To avoid catastrophic consequences for humanity due to climate change, in 2015 almost all the countries of the world signed the Paris Agreement with which they committed themselves to containing in the long term the increase in the global average temperature to 1.5°C (maximum 2°C) compared to pre-industrial levels.

These commitments have so far not been translated into action. The global average temperature has, in fact, already risen by 1.2°C compared to the pre-industrial era and, if the growth trend of the last decade (0.25°C) continues, in 2100 we will have average temperatures exceeding 3°C above the preindustrial level, which is more than double the objectives of the Paris Agreement.

The majority of the world leaders have today replaced this goal (1.5°C) with that of achieving net CO2 neutrality by 2050 which, if a few years ago seemed consistent with the goal of not exceeding 1.5°C more than pre-industrial average temperatures, is no longer so today.

In the event it was true that in order to contain an increase in global temperatures within 1.5°C above pre-industrial levels globally it would be necessary to become net CO2 neutral no later than 2050 (and not 2030 as stated by the Scientists Warning Europe), given that China (responsible for 30% of the global emissions) has committed to reach net CO2 neutrality only by 2060 and that the oil and gas producing countries (totalling 13% of the global emissions), India, Mexico, Brazil, Turkey, South Africa, Argentina, Kazakhstan, Pakistan, the Philippines, Vietnam and Indonesia (together  responsible for 17% of the emissions) have not made any commitments – and therefore could become net CO2 neutral as late as by 2070 -,  countries that currently emit 60% of emissions can be expected to become net CO2 neutral on average only by 2065.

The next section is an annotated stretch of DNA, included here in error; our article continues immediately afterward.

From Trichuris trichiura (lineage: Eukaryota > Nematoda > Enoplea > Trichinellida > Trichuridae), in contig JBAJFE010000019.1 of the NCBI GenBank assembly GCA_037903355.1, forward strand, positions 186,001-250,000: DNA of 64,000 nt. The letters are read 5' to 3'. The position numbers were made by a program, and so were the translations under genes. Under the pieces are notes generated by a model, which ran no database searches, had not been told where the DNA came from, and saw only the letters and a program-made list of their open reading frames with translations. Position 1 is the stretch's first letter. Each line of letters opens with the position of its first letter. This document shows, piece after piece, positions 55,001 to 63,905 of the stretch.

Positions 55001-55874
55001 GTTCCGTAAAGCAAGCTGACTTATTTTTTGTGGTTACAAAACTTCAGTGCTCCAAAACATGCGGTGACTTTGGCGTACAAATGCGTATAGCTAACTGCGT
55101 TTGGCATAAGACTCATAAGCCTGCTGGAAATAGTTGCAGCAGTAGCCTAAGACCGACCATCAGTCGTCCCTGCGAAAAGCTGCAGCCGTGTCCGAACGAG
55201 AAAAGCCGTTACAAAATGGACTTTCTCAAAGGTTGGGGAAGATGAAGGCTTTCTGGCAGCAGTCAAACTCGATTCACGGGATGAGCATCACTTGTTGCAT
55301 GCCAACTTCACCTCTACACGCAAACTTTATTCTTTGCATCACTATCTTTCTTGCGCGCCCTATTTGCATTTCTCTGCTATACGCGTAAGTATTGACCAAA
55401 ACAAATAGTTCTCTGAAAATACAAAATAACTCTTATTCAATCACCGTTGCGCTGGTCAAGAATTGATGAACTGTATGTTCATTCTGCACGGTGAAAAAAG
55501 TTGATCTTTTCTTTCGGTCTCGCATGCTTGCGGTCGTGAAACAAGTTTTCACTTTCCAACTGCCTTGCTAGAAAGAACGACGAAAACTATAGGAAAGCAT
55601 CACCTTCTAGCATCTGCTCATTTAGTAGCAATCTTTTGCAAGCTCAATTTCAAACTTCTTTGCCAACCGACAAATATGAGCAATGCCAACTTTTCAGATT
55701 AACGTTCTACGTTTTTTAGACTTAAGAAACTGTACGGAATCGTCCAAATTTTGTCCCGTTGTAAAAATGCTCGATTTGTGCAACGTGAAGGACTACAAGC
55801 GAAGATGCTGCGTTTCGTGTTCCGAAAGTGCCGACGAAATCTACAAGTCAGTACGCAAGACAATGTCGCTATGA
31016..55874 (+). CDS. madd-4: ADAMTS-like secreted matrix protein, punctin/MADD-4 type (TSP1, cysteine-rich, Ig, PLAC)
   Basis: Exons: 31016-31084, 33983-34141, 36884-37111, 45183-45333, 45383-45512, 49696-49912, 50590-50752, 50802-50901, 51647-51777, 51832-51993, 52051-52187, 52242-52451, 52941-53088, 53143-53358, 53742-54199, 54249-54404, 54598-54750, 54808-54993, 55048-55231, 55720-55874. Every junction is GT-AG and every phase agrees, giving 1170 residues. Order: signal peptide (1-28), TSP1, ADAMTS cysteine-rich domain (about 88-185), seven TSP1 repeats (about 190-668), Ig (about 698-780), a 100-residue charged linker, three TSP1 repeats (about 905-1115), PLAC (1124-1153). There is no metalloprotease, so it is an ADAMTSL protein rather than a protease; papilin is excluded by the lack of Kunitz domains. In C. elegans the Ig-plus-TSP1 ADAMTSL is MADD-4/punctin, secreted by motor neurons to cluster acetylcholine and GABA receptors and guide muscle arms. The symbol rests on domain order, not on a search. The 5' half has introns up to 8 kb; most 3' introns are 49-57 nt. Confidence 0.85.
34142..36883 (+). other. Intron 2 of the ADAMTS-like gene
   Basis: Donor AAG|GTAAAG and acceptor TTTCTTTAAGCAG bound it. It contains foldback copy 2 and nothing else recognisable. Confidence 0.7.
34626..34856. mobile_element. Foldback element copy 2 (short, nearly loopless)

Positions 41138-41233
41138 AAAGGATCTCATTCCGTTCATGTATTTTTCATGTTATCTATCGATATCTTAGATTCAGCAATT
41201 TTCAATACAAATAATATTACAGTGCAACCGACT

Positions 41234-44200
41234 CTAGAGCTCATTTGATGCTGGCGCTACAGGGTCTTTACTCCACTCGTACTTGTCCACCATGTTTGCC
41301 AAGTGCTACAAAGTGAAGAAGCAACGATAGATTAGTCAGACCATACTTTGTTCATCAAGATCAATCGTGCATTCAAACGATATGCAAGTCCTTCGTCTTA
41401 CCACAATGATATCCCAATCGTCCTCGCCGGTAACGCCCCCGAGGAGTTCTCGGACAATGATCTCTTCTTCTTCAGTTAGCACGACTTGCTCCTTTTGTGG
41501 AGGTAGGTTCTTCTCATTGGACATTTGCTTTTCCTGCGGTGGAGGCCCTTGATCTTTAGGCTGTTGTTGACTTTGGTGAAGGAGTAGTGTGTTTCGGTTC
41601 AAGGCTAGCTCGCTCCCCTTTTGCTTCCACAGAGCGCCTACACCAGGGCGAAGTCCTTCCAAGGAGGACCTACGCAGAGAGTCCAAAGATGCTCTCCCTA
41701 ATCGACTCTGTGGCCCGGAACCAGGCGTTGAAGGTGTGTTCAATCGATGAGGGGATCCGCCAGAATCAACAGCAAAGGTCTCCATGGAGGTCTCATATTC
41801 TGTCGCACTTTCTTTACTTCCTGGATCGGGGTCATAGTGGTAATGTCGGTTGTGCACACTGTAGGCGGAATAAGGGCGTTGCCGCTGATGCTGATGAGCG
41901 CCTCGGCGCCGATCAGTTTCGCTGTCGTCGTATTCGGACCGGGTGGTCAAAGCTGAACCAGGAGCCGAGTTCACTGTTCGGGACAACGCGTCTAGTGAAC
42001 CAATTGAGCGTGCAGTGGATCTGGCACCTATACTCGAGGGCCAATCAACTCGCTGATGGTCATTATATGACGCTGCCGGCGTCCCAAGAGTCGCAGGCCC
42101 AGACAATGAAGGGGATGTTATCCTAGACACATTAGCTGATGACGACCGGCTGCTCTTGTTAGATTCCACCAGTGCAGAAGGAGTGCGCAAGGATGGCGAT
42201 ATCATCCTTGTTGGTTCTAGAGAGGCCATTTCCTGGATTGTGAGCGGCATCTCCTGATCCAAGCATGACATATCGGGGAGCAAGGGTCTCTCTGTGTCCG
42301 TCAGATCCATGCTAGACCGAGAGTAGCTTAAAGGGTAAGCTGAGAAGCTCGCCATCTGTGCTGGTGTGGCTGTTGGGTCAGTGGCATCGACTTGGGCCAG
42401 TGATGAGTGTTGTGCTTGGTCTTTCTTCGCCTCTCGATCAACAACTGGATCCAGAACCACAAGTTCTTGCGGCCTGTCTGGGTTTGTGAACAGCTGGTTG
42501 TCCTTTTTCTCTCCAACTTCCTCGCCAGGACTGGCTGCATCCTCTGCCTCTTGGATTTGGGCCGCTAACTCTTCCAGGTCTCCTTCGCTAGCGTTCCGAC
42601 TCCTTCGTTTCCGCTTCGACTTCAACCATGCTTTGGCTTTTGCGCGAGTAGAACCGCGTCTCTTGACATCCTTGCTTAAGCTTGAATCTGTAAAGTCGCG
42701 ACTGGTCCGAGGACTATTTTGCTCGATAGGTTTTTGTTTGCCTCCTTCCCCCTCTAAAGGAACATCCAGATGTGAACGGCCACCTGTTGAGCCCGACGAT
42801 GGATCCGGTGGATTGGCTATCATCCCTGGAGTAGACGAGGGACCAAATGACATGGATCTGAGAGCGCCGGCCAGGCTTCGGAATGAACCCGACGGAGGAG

Therefore, the other countries that currently emit 40% of emissions should become net CO2 neutral by 2030. These countries include the USA, Europe, Japan, South Korea and Canada that collectively emit about 33% of the total greenhouse gases.

Nobody is fully aware of the true extent of the emissions of methane, which has a greenhouse effect 100 times stronger than CO2. These emissions are and will be caused by the melting of permafrost due to increase in temperatures which has already occurred.

Despite the fact that the IPCC and all the signatories to the Paris Agreement are aware of the need to remove from the atmosphere the gigantic quantities of CO2, present and future whilst it will continue to increase in the coming years, to avoid exceeding 1.5 ° C, no one is aware of the cost of this removal and how to implement it, especially if the goal was to return to the level of 350 ppm of CO2 eq by 2100 which would involve the removal of about 1500 Gigatons (or about 190 ppm) of CO2 (as recommended by Dave King and by Scientists Warning Europe).

If you wish to know more about the reasons that led us to promote the SOS Planet initiative, we invite you to read our article published in HuffPost last December (in Italian only).